CONSIDER HOW RETURNING TO SCHOOL WILL AFFECT YOUR STYLE For the majority of people, returning to graduate school (whether full- or part-time) will necessitate a significant adjustment in lifestyle. If you choose to work full-time, it may include giving up your entire salary; if you choose to work part-time or online, it may entail spending your evenings and weekends in school and studying after a long day of work. No matter the route you take, you can anticipate a significant change in your life and occasional feelings of overwhelm.

You will want to make sure that your partner supports your choice if you are married or have children. Your family life will be impacted by decisions like taking on debt while you’re still dating, quitting your work, or studying during your downtime. Before deciding, discuss your options with your loved ones.

ASSESS THE TIME REQUIRED TO COMPLETE A DEGREE. The average graduate program can be finished in two years if you enroll full-time, but it may take longer if you enroll part-time. You must be prepared to follow through and complete your degree once you have made the decision to incur debt, postpone your job, and take this risk.

If you want to attend graduate school, you must commit at least the next two years of your life to attending lectures and doing your homework. Even though there isn’t much time until you start, it can be quite difficult to balance your course load with the demands of a full-time work, caring for children, and other responsibilities. Before you decide to leave, be certain that this is what you truly desire.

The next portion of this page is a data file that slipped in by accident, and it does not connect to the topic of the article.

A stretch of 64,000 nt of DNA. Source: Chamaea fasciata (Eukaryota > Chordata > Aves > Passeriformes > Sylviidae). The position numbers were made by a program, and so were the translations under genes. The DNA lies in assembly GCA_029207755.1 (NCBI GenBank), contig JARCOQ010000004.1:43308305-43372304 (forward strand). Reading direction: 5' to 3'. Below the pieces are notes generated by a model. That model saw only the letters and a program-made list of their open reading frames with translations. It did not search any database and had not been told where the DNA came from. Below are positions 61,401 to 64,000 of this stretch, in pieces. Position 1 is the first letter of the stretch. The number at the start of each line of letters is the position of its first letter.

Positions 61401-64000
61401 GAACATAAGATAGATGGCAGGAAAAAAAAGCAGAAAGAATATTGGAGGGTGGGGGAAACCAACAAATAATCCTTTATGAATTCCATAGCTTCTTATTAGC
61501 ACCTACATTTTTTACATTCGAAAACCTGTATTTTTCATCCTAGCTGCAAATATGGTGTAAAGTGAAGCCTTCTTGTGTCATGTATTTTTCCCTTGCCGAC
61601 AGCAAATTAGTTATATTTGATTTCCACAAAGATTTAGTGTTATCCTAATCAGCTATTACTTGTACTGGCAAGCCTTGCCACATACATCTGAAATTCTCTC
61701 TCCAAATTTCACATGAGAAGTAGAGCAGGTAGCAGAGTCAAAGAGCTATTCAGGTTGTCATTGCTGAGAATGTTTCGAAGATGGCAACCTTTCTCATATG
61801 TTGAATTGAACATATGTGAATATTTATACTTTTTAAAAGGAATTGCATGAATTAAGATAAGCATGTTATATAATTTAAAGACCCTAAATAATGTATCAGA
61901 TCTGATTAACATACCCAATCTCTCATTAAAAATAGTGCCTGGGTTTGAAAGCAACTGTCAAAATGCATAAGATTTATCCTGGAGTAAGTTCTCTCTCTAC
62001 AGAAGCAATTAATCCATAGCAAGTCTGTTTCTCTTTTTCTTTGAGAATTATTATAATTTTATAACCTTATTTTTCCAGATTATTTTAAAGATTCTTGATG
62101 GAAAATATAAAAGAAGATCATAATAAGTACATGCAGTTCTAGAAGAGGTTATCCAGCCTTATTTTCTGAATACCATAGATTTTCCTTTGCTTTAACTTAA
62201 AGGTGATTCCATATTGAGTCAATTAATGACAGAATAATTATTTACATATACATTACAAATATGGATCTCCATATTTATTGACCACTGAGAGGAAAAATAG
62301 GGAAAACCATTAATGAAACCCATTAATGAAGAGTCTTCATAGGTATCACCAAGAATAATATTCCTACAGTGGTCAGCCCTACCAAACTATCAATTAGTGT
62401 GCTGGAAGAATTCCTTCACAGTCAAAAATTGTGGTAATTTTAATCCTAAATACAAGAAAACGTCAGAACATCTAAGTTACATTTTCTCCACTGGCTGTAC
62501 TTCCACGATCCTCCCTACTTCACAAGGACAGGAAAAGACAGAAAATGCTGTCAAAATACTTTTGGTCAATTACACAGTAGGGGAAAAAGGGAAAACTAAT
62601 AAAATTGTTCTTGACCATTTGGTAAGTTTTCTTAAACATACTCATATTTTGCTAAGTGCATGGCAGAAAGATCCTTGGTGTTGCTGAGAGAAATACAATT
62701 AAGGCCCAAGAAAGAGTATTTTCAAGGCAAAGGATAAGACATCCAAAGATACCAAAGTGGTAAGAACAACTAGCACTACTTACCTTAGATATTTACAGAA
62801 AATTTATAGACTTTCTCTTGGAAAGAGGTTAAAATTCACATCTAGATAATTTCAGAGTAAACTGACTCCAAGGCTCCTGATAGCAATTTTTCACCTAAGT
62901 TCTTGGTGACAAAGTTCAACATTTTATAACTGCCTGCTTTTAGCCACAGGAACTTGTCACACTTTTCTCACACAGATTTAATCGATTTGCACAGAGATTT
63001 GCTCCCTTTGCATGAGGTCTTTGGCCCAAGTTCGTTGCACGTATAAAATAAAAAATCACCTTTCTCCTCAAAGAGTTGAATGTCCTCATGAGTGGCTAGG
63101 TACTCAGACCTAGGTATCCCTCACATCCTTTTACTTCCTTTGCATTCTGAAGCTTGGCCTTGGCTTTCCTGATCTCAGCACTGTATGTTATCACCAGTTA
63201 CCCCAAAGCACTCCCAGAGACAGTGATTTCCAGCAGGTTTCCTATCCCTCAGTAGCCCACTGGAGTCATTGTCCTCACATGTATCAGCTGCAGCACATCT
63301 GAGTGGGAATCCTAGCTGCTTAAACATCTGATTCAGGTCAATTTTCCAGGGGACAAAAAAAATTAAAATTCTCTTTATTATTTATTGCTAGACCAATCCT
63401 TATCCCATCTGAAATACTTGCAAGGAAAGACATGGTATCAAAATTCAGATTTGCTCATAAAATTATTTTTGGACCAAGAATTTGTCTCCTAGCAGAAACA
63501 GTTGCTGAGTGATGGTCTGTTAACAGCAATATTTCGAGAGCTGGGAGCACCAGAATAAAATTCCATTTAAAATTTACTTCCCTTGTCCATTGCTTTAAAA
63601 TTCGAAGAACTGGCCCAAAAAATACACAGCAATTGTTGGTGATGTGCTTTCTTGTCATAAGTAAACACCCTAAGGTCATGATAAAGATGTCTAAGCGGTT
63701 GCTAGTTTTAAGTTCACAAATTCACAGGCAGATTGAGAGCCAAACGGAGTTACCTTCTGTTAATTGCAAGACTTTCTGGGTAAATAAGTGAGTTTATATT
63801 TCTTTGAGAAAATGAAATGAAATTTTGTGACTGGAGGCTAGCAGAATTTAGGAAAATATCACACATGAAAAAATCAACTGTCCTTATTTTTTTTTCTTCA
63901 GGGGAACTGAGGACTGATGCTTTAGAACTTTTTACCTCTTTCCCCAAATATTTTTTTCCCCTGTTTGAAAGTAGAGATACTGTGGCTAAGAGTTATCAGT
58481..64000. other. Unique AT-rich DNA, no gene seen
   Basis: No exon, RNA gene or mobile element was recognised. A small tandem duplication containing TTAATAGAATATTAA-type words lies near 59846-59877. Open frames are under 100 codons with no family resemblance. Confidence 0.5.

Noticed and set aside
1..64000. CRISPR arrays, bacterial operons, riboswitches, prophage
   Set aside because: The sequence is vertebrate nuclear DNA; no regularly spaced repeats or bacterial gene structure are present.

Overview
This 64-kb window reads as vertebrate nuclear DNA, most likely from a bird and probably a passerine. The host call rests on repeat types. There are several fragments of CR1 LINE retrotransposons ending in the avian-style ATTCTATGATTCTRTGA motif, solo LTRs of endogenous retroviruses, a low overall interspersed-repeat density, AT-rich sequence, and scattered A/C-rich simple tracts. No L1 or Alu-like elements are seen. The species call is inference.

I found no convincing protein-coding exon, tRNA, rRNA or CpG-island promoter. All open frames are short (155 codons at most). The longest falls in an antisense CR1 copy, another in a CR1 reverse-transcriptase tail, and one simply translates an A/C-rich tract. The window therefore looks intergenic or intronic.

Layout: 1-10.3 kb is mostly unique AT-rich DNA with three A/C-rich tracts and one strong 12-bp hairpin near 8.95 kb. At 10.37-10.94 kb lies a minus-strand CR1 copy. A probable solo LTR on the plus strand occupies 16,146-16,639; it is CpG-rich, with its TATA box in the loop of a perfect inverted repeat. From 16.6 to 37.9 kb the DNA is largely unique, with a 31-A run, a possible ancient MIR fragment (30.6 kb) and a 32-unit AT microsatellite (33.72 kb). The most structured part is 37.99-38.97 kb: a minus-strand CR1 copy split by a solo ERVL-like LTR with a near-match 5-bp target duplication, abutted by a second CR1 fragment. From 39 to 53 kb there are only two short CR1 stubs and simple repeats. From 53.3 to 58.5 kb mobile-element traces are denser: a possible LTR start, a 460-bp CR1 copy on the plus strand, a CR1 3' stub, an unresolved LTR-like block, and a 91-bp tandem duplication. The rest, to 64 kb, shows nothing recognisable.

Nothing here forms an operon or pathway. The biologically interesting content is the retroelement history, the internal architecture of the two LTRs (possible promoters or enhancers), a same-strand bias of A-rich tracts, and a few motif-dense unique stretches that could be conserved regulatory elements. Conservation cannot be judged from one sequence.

Examine your desire to work in this industry. Many people learn after earning their undergraduate degree that they do not genuinely enjoy working in their chosen field. Academia is very different from the actual world, which frequently results in career changes. Because of this, it’s crucial for anyone thinking about attending graduate school to decide if they want to pursue a certain career or stick with their current one.

Some people may think that things would be better if they received a degree and was promoted since they are unhappy in their current jobs. Others could see graduate school as an opportunity to enter a whole other industry. Keep in mind that graduate school is expensive and that no experience compares to the real thing.

Spend some time considering if you actually want to stay in your current line of work if you are pursuing a degree in order to gain a promotion. If you wish to change careers, chat to someone already working there or, even better, take an entry-level position to acquire a feel for the industry. Make sure you are choosing the correct job path before taking on debt.

WHAT SHOULD YOU DO, then? The choice to attend graduate school is a significant one. Though it is a significant financial and time commitment, it can be very advantageous for your career and should only be undertaken after thorough consideration of all factors.

Bio of a Guest Author:

Tom, a new blogger, enjoys talking about his personal finances and pursuing FIRE (financial independence/early retirement). You can follow him on Twitter at @FIREdUpMillenn to learn about his most recent writings and ramblings.